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Right to Rent scheme faces fresh criticism

It has been revealed that the government’s Right to Rent pilot scheme issued just nine civil penalties to landlords between 1st December 2014 and 19th November 2015.

These figures, obtained from Home Office law firm Simpson Millar revealed that during the pilot scheme, six fines were issued to landlords of properties in Birmingham, two in Sandwell and one in Dudley.

As of 1st February 2016, this scheme was rolled out nationwide, despite its minimal impact. Anyone entering in a new tenancy agreement in England will be forced to prove that they have the right to live in the UK. Private landlords will be required to check, make and keep copies of new tenants’ identity documents.


“Given that the pilot covered an area with more than 2 million people it is hard to see how the scheme has had any significant financial impact at all. Rather, it has the potential to create a culture of fear and discrimination,” commented Sumita Gupta, Head of Immigration Manchester at Simpson Millar.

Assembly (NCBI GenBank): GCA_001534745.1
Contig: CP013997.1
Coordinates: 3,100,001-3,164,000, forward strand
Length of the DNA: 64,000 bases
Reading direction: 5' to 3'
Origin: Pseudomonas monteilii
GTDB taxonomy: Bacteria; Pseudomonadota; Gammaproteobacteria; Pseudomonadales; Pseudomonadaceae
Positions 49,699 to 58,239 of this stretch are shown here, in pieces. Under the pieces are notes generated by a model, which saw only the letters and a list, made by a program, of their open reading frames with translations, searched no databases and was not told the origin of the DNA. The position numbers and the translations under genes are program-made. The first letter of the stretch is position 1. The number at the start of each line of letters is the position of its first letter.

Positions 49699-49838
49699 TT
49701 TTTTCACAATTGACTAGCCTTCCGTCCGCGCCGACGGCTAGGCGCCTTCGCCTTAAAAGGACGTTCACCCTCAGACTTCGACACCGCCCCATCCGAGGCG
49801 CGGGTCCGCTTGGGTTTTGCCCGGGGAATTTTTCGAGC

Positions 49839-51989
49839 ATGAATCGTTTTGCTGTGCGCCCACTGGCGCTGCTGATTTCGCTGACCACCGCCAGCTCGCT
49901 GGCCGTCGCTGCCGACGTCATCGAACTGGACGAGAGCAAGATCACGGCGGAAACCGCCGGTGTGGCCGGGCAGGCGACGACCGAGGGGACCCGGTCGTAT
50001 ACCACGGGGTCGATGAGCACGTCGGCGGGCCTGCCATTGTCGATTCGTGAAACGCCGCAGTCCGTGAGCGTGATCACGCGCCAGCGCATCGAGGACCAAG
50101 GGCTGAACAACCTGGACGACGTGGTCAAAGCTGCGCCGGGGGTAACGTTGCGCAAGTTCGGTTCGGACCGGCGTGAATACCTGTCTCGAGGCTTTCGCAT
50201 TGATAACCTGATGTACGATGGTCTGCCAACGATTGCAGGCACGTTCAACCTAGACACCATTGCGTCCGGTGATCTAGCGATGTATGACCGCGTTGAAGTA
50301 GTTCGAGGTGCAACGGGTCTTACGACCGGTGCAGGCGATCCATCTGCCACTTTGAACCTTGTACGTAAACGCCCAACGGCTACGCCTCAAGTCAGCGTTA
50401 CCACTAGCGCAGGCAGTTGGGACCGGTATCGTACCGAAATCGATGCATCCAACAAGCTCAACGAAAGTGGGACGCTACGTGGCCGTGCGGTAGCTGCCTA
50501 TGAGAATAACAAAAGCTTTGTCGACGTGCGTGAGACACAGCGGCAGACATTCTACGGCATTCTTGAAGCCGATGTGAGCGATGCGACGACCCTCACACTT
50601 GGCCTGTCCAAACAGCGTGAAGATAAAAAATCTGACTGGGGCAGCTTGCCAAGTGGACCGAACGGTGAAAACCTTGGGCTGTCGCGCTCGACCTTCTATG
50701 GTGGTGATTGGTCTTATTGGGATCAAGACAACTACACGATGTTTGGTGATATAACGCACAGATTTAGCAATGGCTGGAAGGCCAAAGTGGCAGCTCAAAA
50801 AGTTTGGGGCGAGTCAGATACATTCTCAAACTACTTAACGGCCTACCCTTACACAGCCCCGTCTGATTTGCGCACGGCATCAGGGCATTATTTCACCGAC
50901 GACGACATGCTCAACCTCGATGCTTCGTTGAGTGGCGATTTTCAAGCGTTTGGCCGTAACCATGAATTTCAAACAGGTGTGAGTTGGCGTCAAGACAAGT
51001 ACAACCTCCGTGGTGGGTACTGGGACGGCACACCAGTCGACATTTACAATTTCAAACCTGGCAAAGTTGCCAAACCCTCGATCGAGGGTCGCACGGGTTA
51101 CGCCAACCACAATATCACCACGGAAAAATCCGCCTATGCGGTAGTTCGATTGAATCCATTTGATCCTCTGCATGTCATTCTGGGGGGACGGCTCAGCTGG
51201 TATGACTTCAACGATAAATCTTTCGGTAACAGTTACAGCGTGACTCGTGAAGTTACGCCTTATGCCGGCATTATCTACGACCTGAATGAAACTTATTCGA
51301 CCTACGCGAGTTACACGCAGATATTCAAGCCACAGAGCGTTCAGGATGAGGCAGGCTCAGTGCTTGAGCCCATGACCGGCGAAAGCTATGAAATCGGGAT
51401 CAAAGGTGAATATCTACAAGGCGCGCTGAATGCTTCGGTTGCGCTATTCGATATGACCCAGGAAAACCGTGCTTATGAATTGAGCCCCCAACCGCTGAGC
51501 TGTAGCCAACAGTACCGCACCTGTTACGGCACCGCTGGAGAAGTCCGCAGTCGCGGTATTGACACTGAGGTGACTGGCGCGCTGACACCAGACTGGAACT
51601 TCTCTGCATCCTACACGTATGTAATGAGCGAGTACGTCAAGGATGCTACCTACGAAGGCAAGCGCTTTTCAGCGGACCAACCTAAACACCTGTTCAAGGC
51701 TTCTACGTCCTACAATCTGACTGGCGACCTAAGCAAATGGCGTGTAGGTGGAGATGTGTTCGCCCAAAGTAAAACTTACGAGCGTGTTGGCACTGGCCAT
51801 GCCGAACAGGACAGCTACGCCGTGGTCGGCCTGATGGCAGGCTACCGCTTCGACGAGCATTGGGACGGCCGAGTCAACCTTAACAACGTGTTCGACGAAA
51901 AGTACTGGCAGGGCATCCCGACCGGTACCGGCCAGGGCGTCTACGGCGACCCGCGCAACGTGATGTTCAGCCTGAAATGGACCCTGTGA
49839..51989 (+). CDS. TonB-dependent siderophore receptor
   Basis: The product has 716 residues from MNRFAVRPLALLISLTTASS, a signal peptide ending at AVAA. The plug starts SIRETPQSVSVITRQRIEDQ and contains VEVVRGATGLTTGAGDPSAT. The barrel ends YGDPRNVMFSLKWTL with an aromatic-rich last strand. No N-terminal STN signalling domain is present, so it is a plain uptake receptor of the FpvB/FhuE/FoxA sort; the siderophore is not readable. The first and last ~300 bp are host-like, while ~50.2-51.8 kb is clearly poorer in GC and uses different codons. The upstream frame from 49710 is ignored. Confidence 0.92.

Landlords who fail to comply face fines of up to £3,000, however in the first 12 months since the pilot was introduced, the total value of fines came to under £10,000.

Gupta believes this scheme could further hamper the chances of those who are vulnerable finding accommodation: “There will be rogue landlords who won’t care about undertaking the required document checks; they could view this new scheme as an opportunity to exploit a very vulnerable group of people who might otherwise find it difficult to secure accommodation.”

To avoid a fine, or discriminating against tenants, landlords, agencies and sub-letters must make themselves familiar with the Home Office Code of Practice relating to the Right to Rent.


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